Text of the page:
British troops to start leaving Germany in January

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Britain announced Thursday that it will begin withdrawing its 20,000 troops stationed in Germany next January, in plans that will end Britain's military presence there by 2020.

The Ministry of Defence (MoD) revealed a calendar for withdrawal of troops from Germany, Britain's largest military deployment abroad, where troops have been posted since 1945.

In October 2010, Prime Minister David Cameron's government announced plans to repatriate half of the troops in Germany by 2015 and the remaining 10,000 by 2020.

The decision comes after the government set out sharp budget cuts to tackle Britain's record deficit, and a strategic reconfiguration of its military set-up.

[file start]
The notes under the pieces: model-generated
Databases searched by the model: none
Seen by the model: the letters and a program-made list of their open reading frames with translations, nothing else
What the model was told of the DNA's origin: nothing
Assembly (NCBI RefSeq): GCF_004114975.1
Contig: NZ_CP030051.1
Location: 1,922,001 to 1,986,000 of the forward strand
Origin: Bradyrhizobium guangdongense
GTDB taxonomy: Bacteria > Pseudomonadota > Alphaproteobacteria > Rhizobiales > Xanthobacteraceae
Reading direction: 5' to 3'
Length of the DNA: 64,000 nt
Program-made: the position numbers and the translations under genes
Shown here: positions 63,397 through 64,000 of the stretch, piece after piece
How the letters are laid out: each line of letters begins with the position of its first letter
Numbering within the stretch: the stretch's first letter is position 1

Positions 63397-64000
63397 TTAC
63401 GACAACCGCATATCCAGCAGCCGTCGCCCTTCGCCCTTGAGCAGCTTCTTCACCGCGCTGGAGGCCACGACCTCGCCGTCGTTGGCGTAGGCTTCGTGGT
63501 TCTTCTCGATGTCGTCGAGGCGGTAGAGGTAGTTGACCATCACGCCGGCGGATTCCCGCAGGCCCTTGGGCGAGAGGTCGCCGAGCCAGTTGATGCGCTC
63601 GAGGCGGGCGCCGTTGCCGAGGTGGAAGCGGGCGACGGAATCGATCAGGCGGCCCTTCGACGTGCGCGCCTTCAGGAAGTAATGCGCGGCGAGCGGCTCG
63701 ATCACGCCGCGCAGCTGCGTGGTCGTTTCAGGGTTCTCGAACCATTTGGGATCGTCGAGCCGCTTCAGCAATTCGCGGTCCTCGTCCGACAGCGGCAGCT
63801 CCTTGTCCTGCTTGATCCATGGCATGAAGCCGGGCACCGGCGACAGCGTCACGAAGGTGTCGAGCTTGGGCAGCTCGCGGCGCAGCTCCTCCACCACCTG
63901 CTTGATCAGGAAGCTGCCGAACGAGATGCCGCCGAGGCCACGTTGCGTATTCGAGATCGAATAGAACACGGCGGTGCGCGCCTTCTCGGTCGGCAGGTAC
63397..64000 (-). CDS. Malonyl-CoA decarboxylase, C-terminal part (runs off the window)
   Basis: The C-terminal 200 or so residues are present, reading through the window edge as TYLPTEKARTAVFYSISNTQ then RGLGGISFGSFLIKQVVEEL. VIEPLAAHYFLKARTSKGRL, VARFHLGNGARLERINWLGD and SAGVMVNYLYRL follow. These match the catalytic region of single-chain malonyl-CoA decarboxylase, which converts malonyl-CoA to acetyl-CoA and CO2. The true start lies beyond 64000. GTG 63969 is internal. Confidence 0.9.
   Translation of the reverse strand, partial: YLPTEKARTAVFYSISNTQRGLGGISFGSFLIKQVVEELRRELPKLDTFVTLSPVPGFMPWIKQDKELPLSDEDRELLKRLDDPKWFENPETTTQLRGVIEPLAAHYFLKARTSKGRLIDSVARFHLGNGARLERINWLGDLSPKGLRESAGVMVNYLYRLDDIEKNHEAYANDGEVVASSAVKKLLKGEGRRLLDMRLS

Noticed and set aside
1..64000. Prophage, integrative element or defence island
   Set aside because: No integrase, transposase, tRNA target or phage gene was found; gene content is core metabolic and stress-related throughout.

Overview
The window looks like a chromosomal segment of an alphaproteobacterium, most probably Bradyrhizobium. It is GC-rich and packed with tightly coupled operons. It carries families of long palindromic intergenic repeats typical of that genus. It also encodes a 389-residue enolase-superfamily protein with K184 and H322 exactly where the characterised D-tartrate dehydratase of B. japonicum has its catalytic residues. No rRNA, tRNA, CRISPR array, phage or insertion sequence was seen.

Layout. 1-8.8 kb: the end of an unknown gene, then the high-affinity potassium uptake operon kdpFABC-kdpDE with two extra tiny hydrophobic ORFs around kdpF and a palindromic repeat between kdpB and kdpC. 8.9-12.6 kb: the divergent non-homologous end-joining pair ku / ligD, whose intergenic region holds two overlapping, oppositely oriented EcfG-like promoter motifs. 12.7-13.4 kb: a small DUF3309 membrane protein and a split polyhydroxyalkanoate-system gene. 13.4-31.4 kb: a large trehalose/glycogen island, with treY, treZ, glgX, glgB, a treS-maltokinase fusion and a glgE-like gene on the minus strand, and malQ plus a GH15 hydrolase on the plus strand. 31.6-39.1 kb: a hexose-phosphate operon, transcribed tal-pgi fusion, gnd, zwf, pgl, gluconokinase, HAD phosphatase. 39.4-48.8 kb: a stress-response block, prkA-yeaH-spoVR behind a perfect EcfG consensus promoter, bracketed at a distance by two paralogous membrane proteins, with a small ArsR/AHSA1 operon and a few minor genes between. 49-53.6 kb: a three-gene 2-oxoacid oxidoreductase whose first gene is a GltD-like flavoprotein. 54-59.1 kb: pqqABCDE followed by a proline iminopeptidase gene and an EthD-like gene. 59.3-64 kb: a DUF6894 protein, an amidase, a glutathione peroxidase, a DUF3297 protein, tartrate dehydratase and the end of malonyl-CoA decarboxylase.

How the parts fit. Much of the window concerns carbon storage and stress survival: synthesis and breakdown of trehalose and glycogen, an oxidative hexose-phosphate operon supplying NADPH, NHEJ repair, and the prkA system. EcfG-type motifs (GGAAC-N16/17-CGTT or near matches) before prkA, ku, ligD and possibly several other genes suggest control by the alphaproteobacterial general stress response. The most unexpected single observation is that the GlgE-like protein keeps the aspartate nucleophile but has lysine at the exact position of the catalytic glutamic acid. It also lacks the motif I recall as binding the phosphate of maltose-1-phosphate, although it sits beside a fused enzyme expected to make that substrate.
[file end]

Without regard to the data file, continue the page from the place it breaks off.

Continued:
The MoD said the relocation of Britain's troops will save an estimated £250 million (292 million euros, $399 million) a year.

Troops from 43 Close Support Squadron will be the first to move in January. Around 120 personnel will be relocated from Gutersloh in Germany, to Abingdon, in southern England.

A further 450 soldiers based in the German town of Bielefield will return to Britain by mid-2013.

Britain, the US and France have kept troops in western Germany since the end of the Second World War. It was an important base for the NATO allies during the Cold War years.

Figures from the German government show there are currently 66,000 US army personnel in Germany, including 56,000 soldiers. France keeps 3,800 staff in the country, of which 3,600 are soldiers.

The US has been steadily reducing their presence in the country. Between 2006 and 2009, it relocated 20,000 staff from its German bases.

© 2011 AFP

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